I have no problem with God dumping enough water on earth to cover the highest mountain for over a year, but I do have problems that He might have done such a clean up job afterwards that there is no evidence of it. What game would God be playing if he were to do so? Isn't the lack of evidence purposefully putting a stumbling block in front of the very creatures He insists He wants to worship Him; those He wants to save from death and sin? Wouldn't that be somewhat perverse? Would you or I deceive our own children in such a way and still expect them to love and trust us?
 

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livefreeordie said:
Wouldn't Noah and his family count as eyewitnesses.  Especially, and we haven't talked about it much yet, the flood wasn't a global flood but a local flood the eyewitnesses mistook for a global flood.  And if this is the case, why wouldn't their accounts be as reliable as the biblical accounts of Jesus rising from the dead?  My understanding is that outside of scripture, their are no written eyewitness accounts of Christ rising from the dead.  So why believe Noah or Christ is any more believable than the other?
Show me the account Noah wrote of the flood.

On the other hand, I can show you four historical accounts of Jesus rising from the dead.
 

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Is that a rhetorical question?  Of course, there is no account he wrote lying around that we know of.  So someone is only an eyewitness if they are the ones writing about themselves being an eyewitness?  So people who were witness to Jesus's resurrection were only eye witnesses if they themselves wrote about their witness and we have that writing to look at today? So the only people we can consider eyewitness's to Christ were the ones who wrote scripture about it?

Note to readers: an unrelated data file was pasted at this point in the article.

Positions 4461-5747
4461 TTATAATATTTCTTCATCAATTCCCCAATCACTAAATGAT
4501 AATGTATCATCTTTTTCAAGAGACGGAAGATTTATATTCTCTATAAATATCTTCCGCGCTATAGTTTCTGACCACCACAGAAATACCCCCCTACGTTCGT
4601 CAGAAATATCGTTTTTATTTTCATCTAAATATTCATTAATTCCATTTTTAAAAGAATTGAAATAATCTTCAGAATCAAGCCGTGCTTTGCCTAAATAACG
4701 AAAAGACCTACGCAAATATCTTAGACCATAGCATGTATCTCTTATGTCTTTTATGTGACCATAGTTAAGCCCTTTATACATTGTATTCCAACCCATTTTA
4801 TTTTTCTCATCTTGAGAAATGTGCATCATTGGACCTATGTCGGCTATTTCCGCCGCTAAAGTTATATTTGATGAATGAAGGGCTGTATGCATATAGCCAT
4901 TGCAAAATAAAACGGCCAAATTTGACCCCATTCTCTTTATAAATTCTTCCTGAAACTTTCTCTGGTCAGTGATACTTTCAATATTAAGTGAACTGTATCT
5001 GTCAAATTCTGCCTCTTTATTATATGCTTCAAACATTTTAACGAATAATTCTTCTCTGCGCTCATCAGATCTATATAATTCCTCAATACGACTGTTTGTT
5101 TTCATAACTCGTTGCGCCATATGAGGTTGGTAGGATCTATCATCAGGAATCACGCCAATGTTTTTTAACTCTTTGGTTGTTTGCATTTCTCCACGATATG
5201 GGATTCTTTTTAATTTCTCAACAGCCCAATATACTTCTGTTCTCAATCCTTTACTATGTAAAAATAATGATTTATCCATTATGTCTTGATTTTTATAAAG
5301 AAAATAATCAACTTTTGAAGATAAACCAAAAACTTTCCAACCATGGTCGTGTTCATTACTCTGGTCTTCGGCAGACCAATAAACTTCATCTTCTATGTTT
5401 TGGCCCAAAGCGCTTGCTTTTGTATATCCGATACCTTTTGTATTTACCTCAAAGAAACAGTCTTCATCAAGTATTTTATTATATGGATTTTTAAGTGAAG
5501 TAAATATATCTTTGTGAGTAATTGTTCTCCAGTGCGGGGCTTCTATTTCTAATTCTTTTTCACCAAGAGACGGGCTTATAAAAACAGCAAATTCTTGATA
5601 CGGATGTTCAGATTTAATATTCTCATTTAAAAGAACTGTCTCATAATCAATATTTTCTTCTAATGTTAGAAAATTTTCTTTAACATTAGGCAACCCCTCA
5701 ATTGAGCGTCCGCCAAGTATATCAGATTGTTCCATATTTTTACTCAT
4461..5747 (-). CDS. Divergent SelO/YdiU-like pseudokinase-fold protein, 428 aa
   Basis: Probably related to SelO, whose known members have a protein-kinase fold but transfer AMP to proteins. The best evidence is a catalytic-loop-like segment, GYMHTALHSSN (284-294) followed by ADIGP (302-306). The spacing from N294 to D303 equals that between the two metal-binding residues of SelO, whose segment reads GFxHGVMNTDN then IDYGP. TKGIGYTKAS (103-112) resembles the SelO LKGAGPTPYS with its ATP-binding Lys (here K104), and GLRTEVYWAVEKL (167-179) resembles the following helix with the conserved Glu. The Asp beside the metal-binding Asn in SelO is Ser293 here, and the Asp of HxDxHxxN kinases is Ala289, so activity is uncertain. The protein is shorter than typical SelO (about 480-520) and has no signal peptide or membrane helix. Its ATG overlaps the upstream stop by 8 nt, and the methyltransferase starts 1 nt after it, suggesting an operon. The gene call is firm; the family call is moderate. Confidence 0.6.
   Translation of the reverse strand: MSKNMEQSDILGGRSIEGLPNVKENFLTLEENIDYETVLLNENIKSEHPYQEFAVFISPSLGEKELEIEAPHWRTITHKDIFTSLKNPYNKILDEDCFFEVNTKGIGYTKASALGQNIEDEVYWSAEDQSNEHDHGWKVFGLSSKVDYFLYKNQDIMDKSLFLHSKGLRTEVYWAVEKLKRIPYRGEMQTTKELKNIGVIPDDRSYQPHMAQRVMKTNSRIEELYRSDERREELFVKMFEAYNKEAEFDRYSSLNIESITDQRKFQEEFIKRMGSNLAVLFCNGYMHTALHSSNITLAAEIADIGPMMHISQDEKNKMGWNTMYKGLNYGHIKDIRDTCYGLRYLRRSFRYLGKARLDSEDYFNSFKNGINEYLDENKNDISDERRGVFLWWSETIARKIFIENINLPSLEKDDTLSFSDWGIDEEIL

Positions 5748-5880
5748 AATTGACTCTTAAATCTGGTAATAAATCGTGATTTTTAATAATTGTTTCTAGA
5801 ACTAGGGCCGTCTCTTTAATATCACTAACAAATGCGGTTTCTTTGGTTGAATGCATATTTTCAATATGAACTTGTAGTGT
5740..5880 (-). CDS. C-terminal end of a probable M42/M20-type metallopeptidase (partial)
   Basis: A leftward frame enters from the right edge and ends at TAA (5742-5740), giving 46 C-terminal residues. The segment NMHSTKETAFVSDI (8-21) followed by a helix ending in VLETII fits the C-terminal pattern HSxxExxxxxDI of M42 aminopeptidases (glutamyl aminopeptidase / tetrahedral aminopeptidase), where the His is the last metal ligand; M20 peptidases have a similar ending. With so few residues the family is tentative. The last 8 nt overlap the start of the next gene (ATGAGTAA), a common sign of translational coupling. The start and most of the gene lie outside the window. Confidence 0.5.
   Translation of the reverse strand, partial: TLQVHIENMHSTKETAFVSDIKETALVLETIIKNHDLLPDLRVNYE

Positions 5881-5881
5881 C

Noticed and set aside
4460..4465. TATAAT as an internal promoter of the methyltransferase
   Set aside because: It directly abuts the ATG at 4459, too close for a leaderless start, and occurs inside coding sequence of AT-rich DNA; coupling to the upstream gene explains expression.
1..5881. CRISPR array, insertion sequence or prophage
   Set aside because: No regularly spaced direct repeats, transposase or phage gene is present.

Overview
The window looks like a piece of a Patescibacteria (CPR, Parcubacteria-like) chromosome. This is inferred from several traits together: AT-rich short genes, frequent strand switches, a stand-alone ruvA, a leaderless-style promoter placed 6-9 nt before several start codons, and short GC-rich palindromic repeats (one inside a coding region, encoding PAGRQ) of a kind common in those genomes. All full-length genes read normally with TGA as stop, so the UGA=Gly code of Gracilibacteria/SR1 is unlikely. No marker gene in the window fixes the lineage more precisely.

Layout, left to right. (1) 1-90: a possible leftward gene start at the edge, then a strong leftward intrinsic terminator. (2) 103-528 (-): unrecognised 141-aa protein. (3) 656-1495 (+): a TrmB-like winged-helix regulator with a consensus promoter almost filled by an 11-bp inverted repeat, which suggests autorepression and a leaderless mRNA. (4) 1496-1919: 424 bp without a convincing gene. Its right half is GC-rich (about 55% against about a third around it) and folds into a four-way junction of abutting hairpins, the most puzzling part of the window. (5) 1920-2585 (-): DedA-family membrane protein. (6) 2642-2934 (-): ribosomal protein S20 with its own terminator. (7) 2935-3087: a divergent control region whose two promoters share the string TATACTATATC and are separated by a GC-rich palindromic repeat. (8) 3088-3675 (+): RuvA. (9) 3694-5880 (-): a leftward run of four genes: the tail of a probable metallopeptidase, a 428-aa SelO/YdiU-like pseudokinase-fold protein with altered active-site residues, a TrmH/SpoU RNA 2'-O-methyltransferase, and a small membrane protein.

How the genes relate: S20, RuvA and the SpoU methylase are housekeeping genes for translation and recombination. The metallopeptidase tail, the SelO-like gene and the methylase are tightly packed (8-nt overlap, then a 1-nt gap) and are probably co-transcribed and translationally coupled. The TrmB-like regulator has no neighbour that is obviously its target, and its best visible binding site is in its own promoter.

The flood account might be completely made up, but if its not, I imagine Noah or one of his family wrote about it and passed it down.  Based upon all the evidence people have been presenting, it's probably just a legend though.  Who knows.

If you have four historical accounts of Jesus rising from the dead outside of scripture, which my post was asking, I really would be interested in seeing them if you could post them or show them to me.

thanks!

ytterbiumanalyst said:
Show me the account Noah wrote of the flood.

On the other hand, I can show you four historical accounts of Jesus rising from the dead.
 

ytterbiumanalyst

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Yes, it is rhetorical. An eyewitness is someone who saw an event (eye) and reported it (witness). The Gospels were written by four men who saw the risen Christ and wrote about His resurrection.

The Flood, on the other hand, has no eyewitness testimony. It was reported in mythopoeic form by Moses who lived thousands of years after the supposed event. Genesis is not an eyewitness account, not by a long shot.
 

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Can't a  "witness" be written or oral or any kind of first hand description.  While obviously Noah's witness, if in fact he had a written or oral one scriptures drew from, would be less reliable than Luke who wrote his and we have a copy of it.  They could both very well be eyewitnesses's.  And they both could have very well made it up.

ytterbiumanalyst said:
Yes, it is rhetorical. An eyewitness is someone who saw an event (eye) and reported it (witness). The Gospels were written by four men who saw the risen Christ and wrote about His resurrection.

The Flood, on the other hand, has no eyewitness testimony. It was reported in mythopoeic form by Moses who lived thousands of years after the supposed event. Genesis is not an eyewitness account, not by a long shot.
 

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livefreeordie said:
But still, I think science would say raising someone from the dead is impossible, especially three days after they've been dead.
I'm not sure that science would say that it is impossible; but that there is no known means at present. And afterall, there are many things that have been considered impossible in the past; they aren't today.